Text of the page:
Sorry, you need to enable JavaScript to visit this website.

Skip to content Skip to navigation

Home

About Us

The Stanford Center for Induced and Triggered Seismicity is an industrial affiliates program on the topic of induced and triggered earthquakes. Ten Stanford Professors in the Departments of Geophysics, Energy Resource Engineering, Earth System Science and Civil and Environmental Engineering are involved in SCITS (see People).  They and their research groups are addressing a wide variety of scientific and operational issues associated with managing the risk posed by induced and triggered earthquakes. As recognized by the recent report of the U.S. National Academy of Sciences, incidents of induced and triggered earthquakes associated with energy production have become increasingly important in recent years. |See More|

 

Upcoming Events

November 8, 2018 (All day)
Tresidder Memorial Union, 459 Lagunita...

News

Stanford News
A Stanford-led study questions previous findings about the value of foreshocks as warning signs that a big earthquake is coming, instead showing them to be indistinguishable from ordinary earthquakes.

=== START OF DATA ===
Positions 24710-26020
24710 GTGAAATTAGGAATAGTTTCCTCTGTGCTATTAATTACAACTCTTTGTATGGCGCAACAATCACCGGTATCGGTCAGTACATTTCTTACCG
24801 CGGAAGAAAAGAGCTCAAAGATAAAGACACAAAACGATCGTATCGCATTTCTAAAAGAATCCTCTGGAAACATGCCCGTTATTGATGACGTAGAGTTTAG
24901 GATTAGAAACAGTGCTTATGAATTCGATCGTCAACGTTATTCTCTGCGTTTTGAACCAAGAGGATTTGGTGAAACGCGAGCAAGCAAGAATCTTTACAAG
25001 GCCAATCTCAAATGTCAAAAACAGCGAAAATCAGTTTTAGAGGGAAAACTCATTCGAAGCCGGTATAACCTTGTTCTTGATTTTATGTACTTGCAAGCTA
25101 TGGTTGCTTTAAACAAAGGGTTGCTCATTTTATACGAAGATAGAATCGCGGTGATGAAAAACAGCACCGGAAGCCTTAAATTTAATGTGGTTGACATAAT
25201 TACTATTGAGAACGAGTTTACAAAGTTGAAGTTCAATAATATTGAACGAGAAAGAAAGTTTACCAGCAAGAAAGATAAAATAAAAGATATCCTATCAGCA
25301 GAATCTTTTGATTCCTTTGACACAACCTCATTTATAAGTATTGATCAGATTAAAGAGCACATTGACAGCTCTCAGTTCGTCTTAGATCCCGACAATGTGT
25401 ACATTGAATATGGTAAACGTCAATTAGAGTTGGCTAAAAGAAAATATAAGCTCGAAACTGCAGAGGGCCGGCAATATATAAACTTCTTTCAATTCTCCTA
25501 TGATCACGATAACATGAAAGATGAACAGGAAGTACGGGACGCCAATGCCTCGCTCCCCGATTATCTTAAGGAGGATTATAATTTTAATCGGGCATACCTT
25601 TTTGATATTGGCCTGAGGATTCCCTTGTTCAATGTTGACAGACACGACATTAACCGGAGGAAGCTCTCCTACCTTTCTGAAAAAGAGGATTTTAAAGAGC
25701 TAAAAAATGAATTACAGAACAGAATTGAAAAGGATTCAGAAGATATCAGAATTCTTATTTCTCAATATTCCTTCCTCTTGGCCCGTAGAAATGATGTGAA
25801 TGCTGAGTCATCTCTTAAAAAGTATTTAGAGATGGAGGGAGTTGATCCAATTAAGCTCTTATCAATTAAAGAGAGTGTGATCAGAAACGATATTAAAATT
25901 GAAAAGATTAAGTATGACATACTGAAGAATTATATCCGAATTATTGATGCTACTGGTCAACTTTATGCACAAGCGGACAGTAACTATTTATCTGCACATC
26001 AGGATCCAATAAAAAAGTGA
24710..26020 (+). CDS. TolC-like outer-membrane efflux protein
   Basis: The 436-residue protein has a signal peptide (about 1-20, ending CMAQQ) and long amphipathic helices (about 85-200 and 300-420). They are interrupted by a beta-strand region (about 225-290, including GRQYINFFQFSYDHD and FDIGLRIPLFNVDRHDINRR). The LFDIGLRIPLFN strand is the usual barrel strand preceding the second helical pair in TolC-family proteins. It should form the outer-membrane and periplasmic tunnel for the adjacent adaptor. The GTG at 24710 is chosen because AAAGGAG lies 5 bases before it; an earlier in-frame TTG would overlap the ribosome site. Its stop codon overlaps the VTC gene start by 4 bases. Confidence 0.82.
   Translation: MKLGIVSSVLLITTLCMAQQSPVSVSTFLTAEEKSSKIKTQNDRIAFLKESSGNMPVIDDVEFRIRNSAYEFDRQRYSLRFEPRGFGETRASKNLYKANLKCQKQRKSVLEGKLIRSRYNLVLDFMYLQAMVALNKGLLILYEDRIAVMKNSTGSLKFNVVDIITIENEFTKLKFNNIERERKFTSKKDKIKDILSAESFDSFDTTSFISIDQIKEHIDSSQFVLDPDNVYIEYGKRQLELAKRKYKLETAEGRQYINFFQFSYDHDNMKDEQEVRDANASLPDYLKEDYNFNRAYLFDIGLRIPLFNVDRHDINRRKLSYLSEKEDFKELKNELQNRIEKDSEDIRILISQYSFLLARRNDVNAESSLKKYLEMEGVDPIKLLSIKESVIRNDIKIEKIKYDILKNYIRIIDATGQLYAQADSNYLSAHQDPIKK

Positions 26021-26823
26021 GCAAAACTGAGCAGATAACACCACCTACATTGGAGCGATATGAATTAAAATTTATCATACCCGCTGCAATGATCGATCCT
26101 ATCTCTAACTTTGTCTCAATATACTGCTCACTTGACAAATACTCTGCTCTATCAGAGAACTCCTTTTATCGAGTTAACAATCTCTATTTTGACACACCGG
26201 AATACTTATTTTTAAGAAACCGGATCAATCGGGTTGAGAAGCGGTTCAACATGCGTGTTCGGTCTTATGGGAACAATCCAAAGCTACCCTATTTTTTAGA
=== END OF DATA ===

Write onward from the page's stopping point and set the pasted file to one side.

Stanford Geophysics
Professor Mark Zoback is once again offering a free online class in Reservoir Geomechanics. This interdisciplinary course encompasses the fields of rock mechanics, structural geology, earthquake seismology, and petroleum engineering to address a wide range of geomechanical problems that arise during the exploitation of oil and gas reservoirs. To date, over 9000 people – principally college students and current industry professionals – have successfully completed the course. See More.
BY STANFORD EARTH STAFF
Stanford geophysicists have developed a detailed map of the stresses that act in the Earth throughout the Permian Basin in West Texas and southeastern New Mexico, highlighting areas of the oil-rich region that could be at greater risk for future earthquakes induced by production operations.
Stanford News
SCITS researchers find that tiny tremors caused by hydraulic fracturing of natural gas near the surface could be early signs of stressful conditions deep underground that could destabilize faults and trigger larger earthquakes.